This thing happens in the USA. I am working as a R&D research engineer in the industry, not academia.

Recently, our group recruited a research scientist, and we finally made an offer to a guy. In this guy's resume, he claimed his title/position as "Senior Research Associate" for his previous job in a university. However, after doing the background check, we found this guy's real title for his previous job is "Postdoc." His salary is a public record, and it showed us his salary is a regular salary for the Postdoc in the USA

The background team pointed this out to us. So I wonder if this title problem is a big deal? To our job review team, we don't really care about the title, and "Postdoc" or "Research Associate" are same to us, we care about applicants' research experience and competence.

I don't wanna make people feel that I am making a mountain out of a molehill. But in my opinion, I believe resume should be accurate and honest for all the experience and titles, and sometimes a resume is even considered a legal document. I wonder how the community think of this

  • 1
    In my opinion, the word "Senior" makes it CV fluff. However, whether CV fluff is a big deal or not is not really an academia-specific question. Apr 29 at 10:34

2 Answers 2


The terms "Postdoc" and "Research Associate" are essentially used interchangeably in the natural sciences. Postdoc has come to mean any research position after PhD but before having full formal independence as a researcher. With very few exceptions Postdocs in the natural sciences do research associated with a principal investigator.

Whether the use of senior or not is justified depends on the actual role they played. Assuming they had been in the lab for a while they likely did play a more senior role than more junior postdocs. (But even if they had been there only for a year it could be that due to their previous experience they played a more senior role.) The distinction between senior and junior is not clear-cut / formally defined and not worth putting under a microscope.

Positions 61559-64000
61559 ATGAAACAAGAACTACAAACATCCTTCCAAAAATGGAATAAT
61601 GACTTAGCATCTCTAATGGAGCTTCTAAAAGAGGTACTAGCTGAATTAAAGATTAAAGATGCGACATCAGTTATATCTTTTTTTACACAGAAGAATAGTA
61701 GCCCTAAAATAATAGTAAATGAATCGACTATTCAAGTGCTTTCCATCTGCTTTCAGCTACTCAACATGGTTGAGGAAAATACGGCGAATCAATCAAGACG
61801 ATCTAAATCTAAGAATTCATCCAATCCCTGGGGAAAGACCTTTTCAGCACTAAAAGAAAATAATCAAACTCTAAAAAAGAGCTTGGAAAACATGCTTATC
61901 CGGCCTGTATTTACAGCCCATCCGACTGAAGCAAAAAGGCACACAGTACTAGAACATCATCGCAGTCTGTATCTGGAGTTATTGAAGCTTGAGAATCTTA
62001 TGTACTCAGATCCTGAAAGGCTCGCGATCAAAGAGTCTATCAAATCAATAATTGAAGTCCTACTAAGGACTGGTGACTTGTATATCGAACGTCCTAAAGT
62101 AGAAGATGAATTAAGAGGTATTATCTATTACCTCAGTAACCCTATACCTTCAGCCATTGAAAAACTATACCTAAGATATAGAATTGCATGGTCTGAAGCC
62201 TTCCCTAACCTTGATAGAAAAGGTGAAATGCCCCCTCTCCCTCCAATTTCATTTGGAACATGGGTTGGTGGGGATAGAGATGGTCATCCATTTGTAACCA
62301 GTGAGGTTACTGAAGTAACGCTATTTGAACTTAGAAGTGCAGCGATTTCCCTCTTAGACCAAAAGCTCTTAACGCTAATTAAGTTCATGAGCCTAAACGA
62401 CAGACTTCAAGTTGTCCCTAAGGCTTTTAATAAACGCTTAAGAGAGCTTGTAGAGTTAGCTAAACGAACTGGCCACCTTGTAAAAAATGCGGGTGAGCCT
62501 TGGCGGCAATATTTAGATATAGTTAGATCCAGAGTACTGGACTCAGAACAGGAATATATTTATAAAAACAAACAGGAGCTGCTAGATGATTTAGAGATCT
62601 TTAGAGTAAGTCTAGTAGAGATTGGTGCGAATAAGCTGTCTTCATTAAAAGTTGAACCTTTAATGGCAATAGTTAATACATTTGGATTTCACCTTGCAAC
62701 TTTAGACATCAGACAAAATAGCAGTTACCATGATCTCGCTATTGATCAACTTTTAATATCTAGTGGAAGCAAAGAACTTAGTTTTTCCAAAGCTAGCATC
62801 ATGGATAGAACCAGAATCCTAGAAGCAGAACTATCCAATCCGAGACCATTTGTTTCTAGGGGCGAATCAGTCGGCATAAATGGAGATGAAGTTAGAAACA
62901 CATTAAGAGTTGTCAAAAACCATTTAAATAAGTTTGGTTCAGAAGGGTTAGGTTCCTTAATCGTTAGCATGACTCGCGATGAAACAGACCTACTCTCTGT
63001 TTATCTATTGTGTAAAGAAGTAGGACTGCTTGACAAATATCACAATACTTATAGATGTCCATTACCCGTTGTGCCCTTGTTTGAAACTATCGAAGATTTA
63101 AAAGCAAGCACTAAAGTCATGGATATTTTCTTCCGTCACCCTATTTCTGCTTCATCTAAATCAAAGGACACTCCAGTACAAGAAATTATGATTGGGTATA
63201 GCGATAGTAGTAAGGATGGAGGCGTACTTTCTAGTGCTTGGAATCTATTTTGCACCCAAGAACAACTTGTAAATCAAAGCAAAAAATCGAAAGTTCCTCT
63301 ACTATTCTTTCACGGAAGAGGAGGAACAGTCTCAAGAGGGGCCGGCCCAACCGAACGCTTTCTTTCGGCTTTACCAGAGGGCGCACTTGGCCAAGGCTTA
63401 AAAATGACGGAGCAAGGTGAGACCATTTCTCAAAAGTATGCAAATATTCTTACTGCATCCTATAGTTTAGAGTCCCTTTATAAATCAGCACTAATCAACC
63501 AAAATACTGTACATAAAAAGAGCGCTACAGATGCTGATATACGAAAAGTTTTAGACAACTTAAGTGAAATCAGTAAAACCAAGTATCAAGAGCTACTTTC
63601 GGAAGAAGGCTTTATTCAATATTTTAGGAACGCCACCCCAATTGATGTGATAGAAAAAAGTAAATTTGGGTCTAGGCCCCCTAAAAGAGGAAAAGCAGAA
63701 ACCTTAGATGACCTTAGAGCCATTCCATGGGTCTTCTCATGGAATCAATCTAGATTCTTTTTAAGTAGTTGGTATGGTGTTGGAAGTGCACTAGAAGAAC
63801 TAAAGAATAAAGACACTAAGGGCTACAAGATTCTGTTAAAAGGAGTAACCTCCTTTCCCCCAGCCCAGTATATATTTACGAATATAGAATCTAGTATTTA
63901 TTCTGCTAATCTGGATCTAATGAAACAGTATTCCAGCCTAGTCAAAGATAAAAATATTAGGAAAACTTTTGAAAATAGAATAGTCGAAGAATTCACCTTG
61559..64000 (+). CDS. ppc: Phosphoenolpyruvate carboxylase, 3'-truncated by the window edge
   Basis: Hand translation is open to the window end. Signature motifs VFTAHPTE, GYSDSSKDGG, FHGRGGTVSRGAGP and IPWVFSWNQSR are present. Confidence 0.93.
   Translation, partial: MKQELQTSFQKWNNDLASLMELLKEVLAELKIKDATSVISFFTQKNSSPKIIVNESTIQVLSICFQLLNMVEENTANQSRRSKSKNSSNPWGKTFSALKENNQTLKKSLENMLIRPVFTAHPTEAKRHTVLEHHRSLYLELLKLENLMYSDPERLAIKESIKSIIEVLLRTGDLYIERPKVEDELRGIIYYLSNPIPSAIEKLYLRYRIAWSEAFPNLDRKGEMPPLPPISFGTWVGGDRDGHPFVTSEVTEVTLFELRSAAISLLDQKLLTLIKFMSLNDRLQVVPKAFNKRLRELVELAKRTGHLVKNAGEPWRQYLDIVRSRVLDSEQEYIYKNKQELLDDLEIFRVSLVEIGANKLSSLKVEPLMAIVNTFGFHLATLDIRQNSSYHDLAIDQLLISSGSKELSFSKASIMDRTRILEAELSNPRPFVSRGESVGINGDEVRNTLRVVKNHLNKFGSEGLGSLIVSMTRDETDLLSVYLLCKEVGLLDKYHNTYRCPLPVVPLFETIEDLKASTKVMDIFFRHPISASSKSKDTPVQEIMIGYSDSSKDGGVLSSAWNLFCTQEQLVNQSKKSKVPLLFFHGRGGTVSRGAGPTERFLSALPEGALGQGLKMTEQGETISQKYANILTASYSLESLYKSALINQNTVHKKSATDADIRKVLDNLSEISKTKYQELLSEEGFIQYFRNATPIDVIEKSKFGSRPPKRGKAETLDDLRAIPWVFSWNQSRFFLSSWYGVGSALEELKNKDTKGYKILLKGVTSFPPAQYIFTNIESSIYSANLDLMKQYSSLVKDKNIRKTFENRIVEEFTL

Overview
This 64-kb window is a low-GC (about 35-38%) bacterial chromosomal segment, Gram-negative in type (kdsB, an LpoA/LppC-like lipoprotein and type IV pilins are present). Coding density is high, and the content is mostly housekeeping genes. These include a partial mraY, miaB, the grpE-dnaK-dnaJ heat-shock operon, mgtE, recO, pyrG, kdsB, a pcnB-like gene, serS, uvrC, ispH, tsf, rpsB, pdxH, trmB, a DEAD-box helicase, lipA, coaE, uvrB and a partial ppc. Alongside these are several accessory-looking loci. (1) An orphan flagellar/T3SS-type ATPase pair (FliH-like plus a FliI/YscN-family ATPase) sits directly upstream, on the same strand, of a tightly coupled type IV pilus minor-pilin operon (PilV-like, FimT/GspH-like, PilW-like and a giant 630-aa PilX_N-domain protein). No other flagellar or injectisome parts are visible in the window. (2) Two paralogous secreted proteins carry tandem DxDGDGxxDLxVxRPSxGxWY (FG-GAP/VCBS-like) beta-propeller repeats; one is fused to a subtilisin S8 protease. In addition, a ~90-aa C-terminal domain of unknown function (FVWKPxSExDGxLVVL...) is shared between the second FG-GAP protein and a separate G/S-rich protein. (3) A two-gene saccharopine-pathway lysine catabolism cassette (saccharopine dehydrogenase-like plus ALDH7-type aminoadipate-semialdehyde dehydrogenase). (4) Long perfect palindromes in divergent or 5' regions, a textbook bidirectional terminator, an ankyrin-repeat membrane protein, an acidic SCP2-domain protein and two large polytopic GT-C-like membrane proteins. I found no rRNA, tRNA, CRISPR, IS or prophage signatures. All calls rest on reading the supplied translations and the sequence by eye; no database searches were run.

In general, for postdoctoral researchers, job titles in academia mean very little, are used interchangeably, and often not even formalized (e.g., it is not unusual for postdocs to not even have a formal contract).

Your concern is thus unfounded. This is not even a molehill to make into a mountain. There essentially is no difference between calling yourself a "Postdoc" and "Research Associate" within academia.

  • Here's an example how UCSF defines postdoc "What is a postdoc? A postdoctoral scholar or "postdoc" is an individual holding a doctoral degree who is engaged in a temporary period of mentored research and/or scholarly training for the purpose of acquiring the professional skills needed to pursue a career path of his or her choosing. (Medical residents and clinical fellows are not considered postdocs at most universities, including UCSF.)" postdocs.ucsf.edu/postdocs-ucsf Apr 29 at 13:09
  • 4
    And here are two example job ads for "Postdoctoral Research Associates": postdocjobs.com/posting/7139297 postdocjobs.com/posting/7139297 but there are many other postdoc ads in which different formulations are used from Postdoctoral Fellows, to Postdoctoral Scholars, Postdoc, Research Associates, Research Fellow, Postdoctoral Appointee, Research Scientist, Postdoctoral Associate for positions that all involve the same basic duties. Apr 29 at 13:17